RC roof!? What for? No equivalent in the original, not like a Rhine Schiff with retractable wheelhouse. Unless maybe to 'doff the roof' to the ladies 😉
A sort of Nautical 'Hat's off' 😁

mdlbt.com/41314
Cabin windows again - Posted: 25th Apr 2018
Having remade all the front cabin window frames I then decided to fit the acrylics into the opening (nice tight fit) all done! Or maybe not, someone then said how about “opening windows” it’s been done before. So would opening windows be a problem with water ingress? And would putting foam seals solve this problem? I’m not convinced. Having given the problem some days thought, how about going with the windows as planned which are now 1.5mm thick and inset into the surround. Then fitting an over window frame 1.0mm ply/plasticard with another thinner (1.0mm) acrylic window and hinging this above each window. This would solve the issue of water ingress and also give the appearance of opening front windows. Looking at how one other person approached this, it looks like the hinge was a brass tube across the majority of the window top and then a shorter piece the same dia tube at each end with an internal wire for rotation these short pieces are then fitted to the body of the inner window frame. These additional window frames can be added at a later stage and this doesn’t hinder the final finishing of the roof skins. So final fitting and adjustment and then pin and clamp in position the forward roof skins. When these are dry the window frames can be finally trimmed and then pinned into position and checked for fit then removed and then to each one apply the aliphatic glue and fit –pin and clamp in position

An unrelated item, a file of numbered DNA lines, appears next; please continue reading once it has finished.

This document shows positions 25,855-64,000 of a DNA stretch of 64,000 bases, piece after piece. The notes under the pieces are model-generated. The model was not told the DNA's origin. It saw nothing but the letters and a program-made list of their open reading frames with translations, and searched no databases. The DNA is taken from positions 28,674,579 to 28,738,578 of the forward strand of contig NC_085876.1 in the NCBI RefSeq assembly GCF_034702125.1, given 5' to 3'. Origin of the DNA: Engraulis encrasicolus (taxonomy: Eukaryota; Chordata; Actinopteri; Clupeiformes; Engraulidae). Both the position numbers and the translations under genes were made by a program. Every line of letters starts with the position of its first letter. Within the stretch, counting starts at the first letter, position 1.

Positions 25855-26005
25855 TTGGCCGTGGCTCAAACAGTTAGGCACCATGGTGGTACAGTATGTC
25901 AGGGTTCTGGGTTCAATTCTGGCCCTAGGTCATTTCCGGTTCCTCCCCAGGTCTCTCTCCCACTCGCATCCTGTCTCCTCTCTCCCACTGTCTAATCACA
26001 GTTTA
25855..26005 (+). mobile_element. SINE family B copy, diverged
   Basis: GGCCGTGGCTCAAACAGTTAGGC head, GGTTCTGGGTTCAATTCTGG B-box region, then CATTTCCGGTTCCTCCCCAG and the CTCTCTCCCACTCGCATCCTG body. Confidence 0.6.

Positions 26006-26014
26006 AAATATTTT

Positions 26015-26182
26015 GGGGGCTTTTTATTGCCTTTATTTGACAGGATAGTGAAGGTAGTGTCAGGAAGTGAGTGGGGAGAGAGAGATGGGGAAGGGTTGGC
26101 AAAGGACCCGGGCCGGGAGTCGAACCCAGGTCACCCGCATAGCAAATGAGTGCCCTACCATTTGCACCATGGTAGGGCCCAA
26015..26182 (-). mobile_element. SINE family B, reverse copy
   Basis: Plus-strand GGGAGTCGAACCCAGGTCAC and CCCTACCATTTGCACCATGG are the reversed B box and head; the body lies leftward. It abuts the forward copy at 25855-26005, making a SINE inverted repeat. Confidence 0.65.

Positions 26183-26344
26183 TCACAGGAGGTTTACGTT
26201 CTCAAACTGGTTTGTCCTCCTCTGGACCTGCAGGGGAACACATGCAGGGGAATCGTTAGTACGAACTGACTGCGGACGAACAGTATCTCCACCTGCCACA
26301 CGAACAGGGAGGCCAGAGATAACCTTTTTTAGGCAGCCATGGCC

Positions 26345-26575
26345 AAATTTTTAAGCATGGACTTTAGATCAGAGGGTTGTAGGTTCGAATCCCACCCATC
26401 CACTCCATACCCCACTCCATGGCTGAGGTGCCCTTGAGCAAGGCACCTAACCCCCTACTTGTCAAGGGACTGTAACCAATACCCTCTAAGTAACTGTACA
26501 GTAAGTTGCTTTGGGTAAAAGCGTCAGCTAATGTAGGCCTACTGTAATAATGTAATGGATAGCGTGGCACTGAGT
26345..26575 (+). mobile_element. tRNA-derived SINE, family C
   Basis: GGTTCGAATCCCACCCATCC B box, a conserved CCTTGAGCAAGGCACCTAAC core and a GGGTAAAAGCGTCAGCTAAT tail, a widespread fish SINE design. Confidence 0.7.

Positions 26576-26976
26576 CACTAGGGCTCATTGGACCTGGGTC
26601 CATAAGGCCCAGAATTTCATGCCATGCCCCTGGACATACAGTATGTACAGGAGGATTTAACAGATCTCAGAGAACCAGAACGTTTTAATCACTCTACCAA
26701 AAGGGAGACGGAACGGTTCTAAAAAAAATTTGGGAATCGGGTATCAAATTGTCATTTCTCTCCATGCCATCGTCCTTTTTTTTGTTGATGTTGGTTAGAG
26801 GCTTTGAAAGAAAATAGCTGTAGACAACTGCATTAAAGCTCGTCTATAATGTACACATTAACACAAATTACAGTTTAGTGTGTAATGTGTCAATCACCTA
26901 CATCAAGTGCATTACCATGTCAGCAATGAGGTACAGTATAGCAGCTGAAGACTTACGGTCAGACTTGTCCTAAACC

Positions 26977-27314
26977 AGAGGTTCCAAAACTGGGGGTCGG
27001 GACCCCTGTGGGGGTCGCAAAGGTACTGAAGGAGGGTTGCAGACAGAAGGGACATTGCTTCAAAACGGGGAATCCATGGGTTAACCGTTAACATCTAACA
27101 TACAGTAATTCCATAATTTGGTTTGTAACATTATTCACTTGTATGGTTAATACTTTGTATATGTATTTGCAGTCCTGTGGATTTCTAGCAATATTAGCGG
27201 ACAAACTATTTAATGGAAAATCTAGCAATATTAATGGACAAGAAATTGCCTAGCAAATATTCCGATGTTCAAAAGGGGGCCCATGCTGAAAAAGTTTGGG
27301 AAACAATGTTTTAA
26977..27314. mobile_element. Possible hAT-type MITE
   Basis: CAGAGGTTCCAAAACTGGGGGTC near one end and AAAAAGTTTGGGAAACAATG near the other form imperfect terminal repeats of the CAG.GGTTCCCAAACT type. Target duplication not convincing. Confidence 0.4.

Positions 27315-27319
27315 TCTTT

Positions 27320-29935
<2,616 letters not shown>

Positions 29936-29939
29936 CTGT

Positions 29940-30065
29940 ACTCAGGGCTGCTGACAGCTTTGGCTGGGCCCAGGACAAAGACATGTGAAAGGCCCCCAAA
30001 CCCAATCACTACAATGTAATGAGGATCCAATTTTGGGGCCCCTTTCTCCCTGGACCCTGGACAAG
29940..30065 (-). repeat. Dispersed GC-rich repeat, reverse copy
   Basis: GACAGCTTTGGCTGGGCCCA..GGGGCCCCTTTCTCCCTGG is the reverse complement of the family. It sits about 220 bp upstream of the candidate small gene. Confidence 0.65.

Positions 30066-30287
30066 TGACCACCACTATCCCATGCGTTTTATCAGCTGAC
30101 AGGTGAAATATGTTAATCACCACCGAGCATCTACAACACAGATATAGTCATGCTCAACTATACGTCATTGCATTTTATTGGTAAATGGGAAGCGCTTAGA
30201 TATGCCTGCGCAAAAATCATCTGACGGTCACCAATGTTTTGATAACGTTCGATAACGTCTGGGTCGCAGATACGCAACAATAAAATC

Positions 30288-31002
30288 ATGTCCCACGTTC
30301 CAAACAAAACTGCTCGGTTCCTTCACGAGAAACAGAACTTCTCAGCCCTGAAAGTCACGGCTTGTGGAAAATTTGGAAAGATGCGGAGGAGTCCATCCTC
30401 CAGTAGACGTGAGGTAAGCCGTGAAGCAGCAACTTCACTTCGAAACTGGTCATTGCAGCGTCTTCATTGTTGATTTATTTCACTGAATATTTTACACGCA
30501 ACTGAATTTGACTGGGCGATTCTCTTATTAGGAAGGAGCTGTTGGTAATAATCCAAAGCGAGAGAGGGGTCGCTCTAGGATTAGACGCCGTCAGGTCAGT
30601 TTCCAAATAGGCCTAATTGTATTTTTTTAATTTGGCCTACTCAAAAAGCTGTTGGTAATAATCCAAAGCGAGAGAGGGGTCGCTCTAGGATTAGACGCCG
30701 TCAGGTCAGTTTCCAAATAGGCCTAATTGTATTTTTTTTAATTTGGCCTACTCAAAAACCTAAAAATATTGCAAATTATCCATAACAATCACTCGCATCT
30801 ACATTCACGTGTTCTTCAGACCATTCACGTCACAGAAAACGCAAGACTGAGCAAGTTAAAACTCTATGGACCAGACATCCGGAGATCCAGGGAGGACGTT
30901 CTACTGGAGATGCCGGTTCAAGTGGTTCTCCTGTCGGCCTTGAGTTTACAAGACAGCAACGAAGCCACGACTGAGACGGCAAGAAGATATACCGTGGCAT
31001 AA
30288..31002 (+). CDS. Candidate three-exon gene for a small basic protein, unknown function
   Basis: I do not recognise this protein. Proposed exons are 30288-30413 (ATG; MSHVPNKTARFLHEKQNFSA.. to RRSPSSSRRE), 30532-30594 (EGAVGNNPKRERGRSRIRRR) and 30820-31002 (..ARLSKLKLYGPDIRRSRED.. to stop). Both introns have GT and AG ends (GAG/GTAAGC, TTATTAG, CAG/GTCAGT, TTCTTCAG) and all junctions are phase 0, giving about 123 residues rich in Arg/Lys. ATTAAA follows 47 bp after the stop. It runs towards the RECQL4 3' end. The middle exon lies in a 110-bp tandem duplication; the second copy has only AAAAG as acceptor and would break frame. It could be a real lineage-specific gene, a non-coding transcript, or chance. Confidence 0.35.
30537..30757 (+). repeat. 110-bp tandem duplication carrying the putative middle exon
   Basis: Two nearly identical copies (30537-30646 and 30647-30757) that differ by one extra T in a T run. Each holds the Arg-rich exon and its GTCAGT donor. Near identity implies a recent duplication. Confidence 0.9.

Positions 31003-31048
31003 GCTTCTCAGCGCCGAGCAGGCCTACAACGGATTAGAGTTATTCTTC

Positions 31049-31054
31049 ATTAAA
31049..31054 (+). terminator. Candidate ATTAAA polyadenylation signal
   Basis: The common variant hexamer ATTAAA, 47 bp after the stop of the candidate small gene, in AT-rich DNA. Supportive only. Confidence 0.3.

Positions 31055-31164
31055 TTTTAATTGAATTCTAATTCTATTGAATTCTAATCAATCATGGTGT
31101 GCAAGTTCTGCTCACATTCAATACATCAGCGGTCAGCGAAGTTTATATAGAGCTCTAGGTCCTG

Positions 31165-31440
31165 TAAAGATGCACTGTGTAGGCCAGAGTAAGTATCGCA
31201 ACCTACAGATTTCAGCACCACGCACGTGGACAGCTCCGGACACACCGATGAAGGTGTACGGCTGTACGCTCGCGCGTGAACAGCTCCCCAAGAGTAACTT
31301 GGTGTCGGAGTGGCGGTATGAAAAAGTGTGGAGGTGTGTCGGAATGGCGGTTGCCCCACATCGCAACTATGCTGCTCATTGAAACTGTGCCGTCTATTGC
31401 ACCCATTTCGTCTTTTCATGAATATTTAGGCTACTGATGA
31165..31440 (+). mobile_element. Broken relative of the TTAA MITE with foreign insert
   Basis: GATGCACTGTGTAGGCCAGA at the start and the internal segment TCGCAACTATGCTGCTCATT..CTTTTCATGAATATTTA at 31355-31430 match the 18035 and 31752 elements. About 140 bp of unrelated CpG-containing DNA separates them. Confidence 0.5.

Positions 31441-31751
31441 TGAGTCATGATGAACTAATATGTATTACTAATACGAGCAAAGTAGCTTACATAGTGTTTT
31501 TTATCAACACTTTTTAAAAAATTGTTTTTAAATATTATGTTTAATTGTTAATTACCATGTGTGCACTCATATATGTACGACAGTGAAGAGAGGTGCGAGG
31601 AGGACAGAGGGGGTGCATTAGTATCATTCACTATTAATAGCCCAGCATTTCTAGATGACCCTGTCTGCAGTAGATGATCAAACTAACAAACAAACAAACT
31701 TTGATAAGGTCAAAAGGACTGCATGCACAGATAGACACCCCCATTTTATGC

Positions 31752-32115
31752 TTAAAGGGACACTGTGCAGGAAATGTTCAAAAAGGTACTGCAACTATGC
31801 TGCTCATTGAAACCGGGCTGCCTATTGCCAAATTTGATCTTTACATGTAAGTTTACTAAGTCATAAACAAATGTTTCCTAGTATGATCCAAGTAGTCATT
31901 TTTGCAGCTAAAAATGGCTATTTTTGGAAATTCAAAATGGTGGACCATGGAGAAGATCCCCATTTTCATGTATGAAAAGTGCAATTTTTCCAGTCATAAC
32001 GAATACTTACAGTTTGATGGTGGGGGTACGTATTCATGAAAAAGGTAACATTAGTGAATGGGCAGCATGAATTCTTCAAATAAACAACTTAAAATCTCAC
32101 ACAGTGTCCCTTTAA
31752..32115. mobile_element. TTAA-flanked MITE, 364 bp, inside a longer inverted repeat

Attached Photos - Click To View Large

Response by robbob on the 26th Apr 2018
Interesting solution !
What you are actually describing is otherwise known as 'secondary double glazing'...😜
Keep up the great work.
Robbob.

mdlbt.com/40257
Roof Skins - Posted: 21st Mar 2018
Having sorted the windows out, they can now wait until the detailing is finished before final fitting. The roof skins are all compound curves so they will need to be steamed and formed before fitting as they will definitely have to hold their shape as there isn’t as much to fasten them to in terms of framework. After final fitting I will glass both inner and outer faces which will ensure the shape is retained and also help strengthen them to withstand any bumps /knocks during its lifetime. I made formers out of some softwood to match each of the roof profiles. Each piece was then soaked in hot water for around 5 mins and then clamped on the formers and left to dry for a day or so.

Attached Photos - Click To View Large

Response by BOATSHED on the 26th Apr 2018
pmdevlin, the side window frames in the three pictures to you posted, WHERE did they come from. Are they home made or can you purchase them if so where from. They are nicely shaped, never seen them before.